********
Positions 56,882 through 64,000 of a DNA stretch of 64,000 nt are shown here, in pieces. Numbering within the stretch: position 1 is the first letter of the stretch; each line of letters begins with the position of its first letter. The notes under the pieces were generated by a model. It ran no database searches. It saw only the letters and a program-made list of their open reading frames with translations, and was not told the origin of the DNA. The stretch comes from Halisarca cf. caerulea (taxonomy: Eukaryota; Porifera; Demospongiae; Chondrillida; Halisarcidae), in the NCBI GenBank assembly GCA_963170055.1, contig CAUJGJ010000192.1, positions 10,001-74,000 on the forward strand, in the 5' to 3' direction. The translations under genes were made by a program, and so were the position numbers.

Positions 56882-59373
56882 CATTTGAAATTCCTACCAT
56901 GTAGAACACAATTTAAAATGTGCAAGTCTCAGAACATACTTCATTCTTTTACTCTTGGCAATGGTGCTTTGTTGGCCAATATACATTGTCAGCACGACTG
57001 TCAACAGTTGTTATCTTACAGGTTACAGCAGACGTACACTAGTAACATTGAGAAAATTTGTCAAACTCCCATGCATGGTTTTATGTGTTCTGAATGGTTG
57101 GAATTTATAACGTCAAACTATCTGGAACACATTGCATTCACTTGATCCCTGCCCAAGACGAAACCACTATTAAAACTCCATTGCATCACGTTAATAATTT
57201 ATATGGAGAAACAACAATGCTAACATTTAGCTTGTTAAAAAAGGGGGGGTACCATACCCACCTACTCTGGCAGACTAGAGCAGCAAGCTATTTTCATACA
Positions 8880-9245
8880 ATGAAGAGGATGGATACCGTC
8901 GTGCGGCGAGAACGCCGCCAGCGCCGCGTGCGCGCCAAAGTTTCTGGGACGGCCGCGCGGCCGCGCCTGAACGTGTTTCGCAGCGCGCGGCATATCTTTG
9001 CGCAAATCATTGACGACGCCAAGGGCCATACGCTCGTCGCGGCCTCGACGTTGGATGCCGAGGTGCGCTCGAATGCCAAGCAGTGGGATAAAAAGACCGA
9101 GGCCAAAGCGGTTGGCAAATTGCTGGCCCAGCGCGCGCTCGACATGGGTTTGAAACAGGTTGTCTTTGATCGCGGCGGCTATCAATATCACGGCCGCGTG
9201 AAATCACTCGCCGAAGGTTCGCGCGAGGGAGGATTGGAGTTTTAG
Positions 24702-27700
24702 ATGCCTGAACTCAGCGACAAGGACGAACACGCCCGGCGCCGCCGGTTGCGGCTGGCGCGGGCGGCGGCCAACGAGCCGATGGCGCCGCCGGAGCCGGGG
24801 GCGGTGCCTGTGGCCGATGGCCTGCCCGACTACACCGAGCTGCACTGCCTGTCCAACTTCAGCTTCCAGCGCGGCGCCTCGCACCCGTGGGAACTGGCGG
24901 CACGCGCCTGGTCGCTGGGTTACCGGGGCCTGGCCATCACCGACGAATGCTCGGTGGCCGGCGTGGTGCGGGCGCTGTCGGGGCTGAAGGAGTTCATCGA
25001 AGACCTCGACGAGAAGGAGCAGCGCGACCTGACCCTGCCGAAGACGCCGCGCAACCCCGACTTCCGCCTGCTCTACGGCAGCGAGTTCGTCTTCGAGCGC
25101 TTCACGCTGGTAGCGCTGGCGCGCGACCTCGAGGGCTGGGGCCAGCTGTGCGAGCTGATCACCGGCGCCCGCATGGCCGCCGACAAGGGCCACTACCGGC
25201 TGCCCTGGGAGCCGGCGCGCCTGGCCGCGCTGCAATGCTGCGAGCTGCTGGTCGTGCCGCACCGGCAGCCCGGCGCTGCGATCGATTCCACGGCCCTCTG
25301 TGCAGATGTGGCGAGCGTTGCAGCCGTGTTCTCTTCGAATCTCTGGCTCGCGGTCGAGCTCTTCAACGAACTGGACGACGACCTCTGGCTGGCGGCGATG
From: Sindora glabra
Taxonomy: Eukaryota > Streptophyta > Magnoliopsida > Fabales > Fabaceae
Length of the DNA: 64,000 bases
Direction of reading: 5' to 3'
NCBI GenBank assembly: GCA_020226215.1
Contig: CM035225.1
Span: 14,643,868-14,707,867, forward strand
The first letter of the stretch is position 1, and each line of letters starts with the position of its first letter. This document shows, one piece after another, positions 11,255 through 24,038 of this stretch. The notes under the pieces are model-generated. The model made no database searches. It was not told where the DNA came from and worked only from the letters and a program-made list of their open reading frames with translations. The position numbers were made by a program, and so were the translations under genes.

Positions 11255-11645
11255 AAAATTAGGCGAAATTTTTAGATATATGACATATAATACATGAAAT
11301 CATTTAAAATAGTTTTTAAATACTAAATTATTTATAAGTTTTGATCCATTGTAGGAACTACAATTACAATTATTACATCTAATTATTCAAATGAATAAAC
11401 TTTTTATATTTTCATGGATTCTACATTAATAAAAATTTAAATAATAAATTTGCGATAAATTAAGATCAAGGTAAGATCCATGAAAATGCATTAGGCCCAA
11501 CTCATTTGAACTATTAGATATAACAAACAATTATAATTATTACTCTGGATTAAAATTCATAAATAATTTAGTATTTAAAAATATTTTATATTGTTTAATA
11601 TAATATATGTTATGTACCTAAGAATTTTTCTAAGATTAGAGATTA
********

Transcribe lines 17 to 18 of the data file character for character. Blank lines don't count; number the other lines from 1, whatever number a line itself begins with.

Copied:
24901 CACGCGCCTGGTCGCTGGGTTACCGGGGCCTGGCCATCACCGACGAATGCTCGGTGGCCGGCGTGGTGCGGGCGCTGTCGGGGCTGAAGGAGTTCATCGA
25001 AGACCTCGACGAGAAGGAGCAGCGCGACCTGACCCTGCCGAAGACGCCGCGCAACCCCGACTTCCGCCTGCTCTACGGCAGCGAGTTCGTCTTCGAGCGC